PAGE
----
The stress response originates in our heads or, more precisely, in the hypothalamus, a section of the brain that regulates blood pressure, body temperature, respiration, sleep-wake cycles, hunger, and sexual function. The hypothalamus has another job: to survey our surroundings for danger and prepare us to fight or flee. It does this by sending out a warning to the adrenal glands, which in turn flood the bloodstream with adrenaline. This hormone increases our heart rates and sends blood to our muscles and extra oxygen to our brains to keep us alert. At the same time, our brains secrete natural painkillers, known as endorphins, to help us withstand injuries we may incur. The hypothalamus also sends a substance to the pituitary gland in the brain, which triggers the adrenal glands to make the stress hormone cortisol, which releases glucose and fatty acids for extra energy. This whole process may take only a few seconds.Under life-or-death conditions, all this is beneficial, as when, for example, a mother needs to rush into the street to scoop her child from the path of an oncoming car. But can stress be good on a more regular basis, too? Absolutely, says Dr. Sternberg, author of The Balance Within: The Science Connecting Health and Emotions (W.H. Freeman & Co., 2001). We need those extra jolts of adrenaline to achieve peak performance in our daily lives. Unlike animals, however, humans also face psychological stressors. Whether they are imminent (such as difficulty paying the rent or mortgage) or longer-term (a child not doing well in school), the stress hormones rush to our aid. If our internal feedback system is working properly, when the threat or our stressful thoughts about it have passed, our adrenals send a message back to the hypothalamus telling it to stop producing excess cortisol and adrenaline.Many of us, however, are so overwhelmed by stress that the circuit doesn't stop. Too much of a good thing turns bad, and these chemicals act like a poison, which can then negatively affect our health.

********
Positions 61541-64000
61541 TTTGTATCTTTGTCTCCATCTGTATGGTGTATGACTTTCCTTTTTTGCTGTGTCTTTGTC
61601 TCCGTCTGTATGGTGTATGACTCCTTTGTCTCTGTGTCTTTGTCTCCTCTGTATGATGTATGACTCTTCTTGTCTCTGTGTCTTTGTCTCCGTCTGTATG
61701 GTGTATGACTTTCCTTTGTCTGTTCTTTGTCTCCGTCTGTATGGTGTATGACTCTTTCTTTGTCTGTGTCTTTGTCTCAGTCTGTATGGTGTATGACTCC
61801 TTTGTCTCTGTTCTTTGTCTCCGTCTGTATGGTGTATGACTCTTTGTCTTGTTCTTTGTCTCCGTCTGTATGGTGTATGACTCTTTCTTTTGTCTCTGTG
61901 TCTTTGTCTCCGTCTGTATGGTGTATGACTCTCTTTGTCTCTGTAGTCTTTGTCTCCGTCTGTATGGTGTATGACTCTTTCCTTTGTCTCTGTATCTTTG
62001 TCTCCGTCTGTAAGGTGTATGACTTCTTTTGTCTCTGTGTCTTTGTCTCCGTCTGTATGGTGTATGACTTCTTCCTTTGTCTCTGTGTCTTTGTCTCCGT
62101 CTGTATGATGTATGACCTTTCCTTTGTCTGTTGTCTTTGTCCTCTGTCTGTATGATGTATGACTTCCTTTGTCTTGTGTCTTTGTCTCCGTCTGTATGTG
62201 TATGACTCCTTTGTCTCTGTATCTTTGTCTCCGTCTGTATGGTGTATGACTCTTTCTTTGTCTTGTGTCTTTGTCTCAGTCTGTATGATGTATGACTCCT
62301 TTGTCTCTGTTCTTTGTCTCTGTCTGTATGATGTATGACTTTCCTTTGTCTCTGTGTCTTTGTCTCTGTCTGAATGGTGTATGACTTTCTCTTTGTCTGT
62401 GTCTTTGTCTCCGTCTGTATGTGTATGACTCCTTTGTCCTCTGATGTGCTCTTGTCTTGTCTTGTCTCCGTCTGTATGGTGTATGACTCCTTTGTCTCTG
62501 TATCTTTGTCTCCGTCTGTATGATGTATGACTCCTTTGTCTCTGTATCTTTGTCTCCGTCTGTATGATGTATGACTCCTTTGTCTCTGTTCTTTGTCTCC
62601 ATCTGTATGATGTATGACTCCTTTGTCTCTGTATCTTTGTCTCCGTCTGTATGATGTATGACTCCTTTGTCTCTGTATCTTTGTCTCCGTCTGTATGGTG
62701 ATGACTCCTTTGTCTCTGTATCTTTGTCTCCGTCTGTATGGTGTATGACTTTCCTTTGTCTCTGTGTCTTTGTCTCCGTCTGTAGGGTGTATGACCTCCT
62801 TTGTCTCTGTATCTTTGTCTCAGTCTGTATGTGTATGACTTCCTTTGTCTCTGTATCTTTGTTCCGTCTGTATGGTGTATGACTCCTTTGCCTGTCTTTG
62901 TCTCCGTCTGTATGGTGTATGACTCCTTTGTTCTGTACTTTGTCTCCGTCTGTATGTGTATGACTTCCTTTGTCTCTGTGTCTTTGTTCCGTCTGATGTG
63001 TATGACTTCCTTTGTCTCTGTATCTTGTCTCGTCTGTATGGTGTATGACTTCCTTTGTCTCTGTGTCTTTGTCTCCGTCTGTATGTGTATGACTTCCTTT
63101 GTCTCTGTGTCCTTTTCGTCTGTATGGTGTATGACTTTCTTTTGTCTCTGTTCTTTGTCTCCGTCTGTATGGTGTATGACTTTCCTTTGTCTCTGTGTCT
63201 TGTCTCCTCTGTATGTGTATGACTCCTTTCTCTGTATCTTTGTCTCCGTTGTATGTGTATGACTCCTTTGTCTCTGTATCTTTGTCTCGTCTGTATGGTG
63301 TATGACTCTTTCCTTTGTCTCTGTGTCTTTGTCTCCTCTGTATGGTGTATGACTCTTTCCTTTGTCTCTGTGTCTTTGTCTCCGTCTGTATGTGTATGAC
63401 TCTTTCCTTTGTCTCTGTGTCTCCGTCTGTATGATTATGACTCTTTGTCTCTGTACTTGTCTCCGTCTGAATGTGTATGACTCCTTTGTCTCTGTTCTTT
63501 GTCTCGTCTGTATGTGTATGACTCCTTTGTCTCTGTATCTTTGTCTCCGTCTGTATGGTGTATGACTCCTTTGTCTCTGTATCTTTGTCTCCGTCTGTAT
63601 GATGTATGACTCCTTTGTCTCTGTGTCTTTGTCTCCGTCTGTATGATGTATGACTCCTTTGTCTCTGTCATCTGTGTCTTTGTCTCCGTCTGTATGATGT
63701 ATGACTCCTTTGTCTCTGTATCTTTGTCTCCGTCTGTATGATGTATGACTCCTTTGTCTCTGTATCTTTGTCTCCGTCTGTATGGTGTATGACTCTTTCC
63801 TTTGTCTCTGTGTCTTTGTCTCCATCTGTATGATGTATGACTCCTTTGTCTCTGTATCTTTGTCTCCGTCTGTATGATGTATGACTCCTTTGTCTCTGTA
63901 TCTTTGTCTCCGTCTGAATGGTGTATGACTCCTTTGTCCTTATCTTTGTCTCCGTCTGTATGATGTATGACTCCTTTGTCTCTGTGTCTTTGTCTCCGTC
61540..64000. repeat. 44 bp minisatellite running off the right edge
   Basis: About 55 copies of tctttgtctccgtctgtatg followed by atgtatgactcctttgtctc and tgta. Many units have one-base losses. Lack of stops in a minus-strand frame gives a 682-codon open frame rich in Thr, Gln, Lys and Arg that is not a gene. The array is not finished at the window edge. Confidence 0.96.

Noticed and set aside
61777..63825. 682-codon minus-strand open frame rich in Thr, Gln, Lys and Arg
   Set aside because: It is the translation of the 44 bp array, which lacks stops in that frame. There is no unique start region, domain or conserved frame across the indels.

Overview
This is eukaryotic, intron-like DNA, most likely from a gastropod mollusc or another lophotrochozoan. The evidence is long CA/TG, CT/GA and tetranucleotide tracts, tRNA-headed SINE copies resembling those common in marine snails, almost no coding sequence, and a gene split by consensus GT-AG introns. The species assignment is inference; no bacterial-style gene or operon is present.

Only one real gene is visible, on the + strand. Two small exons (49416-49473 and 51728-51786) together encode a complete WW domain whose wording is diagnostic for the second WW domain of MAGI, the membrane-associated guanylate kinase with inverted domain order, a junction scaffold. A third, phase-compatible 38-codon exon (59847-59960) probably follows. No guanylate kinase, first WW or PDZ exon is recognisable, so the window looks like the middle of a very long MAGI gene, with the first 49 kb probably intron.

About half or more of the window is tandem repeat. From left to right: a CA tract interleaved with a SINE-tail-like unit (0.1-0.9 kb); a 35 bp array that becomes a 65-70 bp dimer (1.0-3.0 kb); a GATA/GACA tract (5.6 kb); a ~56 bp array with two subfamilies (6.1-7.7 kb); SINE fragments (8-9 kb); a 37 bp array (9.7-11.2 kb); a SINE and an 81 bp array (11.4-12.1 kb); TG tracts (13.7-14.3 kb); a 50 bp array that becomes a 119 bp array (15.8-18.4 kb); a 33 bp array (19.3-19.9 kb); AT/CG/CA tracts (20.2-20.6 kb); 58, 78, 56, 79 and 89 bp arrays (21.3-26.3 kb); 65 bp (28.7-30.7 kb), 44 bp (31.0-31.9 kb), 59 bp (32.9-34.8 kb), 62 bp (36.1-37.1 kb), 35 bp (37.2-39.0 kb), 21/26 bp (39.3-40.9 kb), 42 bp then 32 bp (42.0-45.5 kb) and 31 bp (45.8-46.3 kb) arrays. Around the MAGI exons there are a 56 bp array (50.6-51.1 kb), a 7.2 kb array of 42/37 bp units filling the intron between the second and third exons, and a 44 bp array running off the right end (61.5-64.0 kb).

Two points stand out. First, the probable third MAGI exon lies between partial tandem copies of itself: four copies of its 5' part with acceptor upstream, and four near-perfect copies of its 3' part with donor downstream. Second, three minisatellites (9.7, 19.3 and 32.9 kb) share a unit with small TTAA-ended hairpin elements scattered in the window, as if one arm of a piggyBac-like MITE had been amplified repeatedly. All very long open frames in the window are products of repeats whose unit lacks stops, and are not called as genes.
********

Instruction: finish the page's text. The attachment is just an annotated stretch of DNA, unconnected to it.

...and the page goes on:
Stress may depress the appetite -- at first. But as cortisol levels rise, so does our desire for food. We don't tend to reach for something nutritious, though, such as carrot or celery sticks. We're more apt to crave sugary, carbohydrate-rich, and fatty foods. "It's very clear from experiments with animals that eating starches and sweets blunts the stress response," says Louis Aronne, MD, clinical associate professor of medicine and director of the Comprehensive Weight Control Program at New York-Presbyterian Hospital, in New York City.Cortisol is the key player, triggering the body to seek high-energy foods. Once we've stuffed ourselves, the fat cells send signals back to the brain telling it that we've refueled and the brain stops producing stress hormones, which relaxes us -- temporarily. If we're under chronic stress, as soon as we burn the fat deposits off, our cortisol level spikes and stimulates our appetite again. "It's a vicious circle," says Dr. Aronne. "You're under chronic stress and your body starts producing hormones that increase the pleasure of eating sugar, starch, and fat. But the more you eat, the hungrier you get."Because cortisol remains elevated for hours after the stress has subsided, "our appetites stay ramped up for a very long time," notes Shawn Talbott, PhD, director of the nutrition clinic at the University of Utah, in Salt Lake City, and author of The Cortisol Connection (Hunter House, 2002). As a result, he says, "We eat when we're not really hungry -- and we get fat." Stress may also trigger a disorder known as the night-eating syndrome, in which people eat one-third or more of their daily calories after their evening meal, sometimes getting up once or twice during the night to snack. In fact, scientists think this syndrome may be an unrecognized stress-related contributor to the obesity epidemic in this country.